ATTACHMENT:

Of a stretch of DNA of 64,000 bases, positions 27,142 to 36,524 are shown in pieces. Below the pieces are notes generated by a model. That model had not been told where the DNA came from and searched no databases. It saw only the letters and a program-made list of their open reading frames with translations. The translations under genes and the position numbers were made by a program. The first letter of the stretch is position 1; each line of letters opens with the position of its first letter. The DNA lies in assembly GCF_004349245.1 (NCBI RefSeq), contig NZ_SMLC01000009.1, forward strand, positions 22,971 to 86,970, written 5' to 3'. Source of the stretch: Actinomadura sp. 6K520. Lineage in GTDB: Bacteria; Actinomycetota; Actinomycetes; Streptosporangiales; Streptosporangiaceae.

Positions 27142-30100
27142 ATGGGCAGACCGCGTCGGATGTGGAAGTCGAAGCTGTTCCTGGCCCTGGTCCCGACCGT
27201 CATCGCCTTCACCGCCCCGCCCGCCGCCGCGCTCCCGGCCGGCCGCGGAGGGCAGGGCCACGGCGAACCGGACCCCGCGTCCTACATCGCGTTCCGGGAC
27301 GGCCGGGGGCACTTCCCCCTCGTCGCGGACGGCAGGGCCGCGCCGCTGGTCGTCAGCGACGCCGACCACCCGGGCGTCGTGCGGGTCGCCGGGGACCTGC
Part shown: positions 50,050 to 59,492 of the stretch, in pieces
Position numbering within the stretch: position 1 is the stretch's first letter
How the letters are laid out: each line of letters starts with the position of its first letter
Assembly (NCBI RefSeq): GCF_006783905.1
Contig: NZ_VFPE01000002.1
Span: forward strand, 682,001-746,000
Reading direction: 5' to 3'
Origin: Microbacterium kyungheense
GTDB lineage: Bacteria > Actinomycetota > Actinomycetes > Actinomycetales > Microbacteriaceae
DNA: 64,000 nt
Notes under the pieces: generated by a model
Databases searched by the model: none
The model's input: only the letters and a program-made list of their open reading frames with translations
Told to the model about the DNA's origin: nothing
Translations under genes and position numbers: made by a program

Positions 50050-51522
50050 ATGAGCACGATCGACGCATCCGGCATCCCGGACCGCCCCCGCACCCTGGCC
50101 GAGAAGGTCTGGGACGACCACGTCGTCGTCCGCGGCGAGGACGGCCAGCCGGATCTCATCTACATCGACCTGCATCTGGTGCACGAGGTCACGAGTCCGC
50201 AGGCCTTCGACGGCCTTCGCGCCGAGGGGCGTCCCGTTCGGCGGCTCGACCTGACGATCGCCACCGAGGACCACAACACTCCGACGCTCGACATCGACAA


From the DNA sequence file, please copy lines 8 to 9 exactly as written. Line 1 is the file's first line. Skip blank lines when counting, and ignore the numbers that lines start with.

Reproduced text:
How the letters are laid out: each line of letters starts with the position of its first letter
Assembly (NCBI RefSeq): GCF_006783905.1